Improspectives

Improv skills lead to success

Variety Keeps Things Fun!

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I cringe whenever I hear an improviser say, “Whenever someone does this, I always do that.” If you have multiple people doing that, you always get the same result. There are two improv games that rely on this gimmick: Mr. So-and-So and Pavlovian Response. In Mr. So-and-So, every time a player comes on stage, another player endows him with a particular characteristic. For example, a player could walk on stage and be greeted with, “Hello Mr. Yawns When He Talks.” When the player honors that endowment, he will yawn whenever he opens his mouth to speak.

Even though I say you shouldn’t repeat gags as you go along, I know that players with any significant experience will have characters and bits they can go back to when needed. They’re fine in small doses, but don’t depend on them.

In the game of Pavlovian Response, every player is given a trigger and an action that occurs whenever the trigger is noticed. A player might bark like a dog whenever someone turns away from her. You can have a lot of fun chaining these reactions together. Perhaps, upon hearing the word the, a player could respond by leaving the stage. Another player could be assigned to clap her hands twice whenever someone leaves the stage. If you want to get crazy, you can endow the light operator to turn the lights on or off whenever someone claps their hands twice.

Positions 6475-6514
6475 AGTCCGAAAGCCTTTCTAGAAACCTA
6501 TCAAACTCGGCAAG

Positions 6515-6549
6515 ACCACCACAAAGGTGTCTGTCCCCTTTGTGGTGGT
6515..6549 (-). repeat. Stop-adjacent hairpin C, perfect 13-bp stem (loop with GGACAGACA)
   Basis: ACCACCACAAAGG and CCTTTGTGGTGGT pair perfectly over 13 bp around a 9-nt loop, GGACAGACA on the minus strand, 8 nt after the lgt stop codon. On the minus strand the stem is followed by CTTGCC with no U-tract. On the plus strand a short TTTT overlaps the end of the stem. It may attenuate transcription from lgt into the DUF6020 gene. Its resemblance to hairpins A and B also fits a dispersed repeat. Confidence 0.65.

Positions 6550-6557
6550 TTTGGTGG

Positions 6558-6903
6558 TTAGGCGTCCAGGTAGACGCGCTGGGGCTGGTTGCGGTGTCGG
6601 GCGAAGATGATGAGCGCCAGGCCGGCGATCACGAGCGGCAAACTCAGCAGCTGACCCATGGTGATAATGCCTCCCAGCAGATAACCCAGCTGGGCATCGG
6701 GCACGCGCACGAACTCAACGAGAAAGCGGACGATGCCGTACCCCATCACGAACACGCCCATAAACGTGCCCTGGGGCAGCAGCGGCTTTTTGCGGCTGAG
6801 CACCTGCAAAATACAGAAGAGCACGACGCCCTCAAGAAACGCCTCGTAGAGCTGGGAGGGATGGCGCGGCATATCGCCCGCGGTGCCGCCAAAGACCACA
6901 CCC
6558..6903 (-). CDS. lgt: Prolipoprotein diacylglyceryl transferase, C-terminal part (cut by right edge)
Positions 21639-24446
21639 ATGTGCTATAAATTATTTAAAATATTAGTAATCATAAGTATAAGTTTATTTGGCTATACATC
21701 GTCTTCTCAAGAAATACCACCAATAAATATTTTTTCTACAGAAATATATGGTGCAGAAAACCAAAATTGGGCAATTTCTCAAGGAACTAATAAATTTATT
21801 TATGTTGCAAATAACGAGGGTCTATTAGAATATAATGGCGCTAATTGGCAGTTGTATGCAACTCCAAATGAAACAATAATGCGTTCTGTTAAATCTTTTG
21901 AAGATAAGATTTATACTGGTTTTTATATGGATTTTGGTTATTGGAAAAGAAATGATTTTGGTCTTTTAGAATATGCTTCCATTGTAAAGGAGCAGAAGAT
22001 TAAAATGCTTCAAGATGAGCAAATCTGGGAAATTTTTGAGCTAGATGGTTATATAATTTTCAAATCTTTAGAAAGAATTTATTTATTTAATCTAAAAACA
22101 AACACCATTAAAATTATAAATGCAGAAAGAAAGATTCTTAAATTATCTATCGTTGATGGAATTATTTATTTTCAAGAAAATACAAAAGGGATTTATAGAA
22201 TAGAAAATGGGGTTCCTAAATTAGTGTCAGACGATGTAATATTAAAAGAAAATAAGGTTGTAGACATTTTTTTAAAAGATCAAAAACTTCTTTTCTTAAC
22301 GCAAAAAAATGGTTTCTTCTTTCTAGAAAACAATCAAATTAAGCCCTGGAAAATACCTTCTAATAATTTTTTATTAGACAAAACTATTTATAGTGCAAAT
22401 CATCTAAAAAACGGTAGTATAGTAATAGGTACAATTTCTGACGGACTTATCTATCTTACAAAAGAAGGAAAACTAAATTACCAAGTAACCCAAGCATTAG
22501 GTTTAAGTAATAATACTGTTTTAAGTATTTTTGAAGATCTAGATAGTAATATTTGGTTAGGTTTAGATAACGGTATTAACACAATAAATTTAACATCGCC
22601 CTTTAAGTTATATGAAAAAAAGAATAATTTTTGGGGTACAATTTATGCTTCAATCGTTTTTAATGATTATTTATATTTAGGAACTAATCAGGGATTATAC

In offstage life, not every interaction has to be unique. Companies have policies and procedures in place for very good reasons: legal compliance, standards compliance, and maintaining audit trails. For example, if you’re in a customer-facing position, you need to have a series of procedures you work through to be sure you weed out the simplest and easiest-to-fix problems. (You’re attempting to save your time at the expense of your customer’s autonomy, but that’s another story.)

One of the best interactions I’ve had with the company happened very recently. My house has a watering system from Rain Bird. After a power outage, the system turned on, and the only way to get it to turn off was to unplug the system’s control board. After working through the manual, neither my wife nor I could get the system to reset correctly. I called the company’s toll-free help line and, after a couple of questions to verify my information, the technician simply asked me to describe what was going on. Using his expertise with the systems, he was able to guide me to a solution very quickly. This interaction represented the best combination of procedure and allowing for open-ended input that I’ve encountered in quite some time.

In the end, your best bet as an improviser is to embrace the reality of the scene as you and your fellow performers have created it, and allow yourself to go in new directions. In business, you need to be ready to face the unexpected, but you should rely on existing procedures that help ensure smooth operations within your company.

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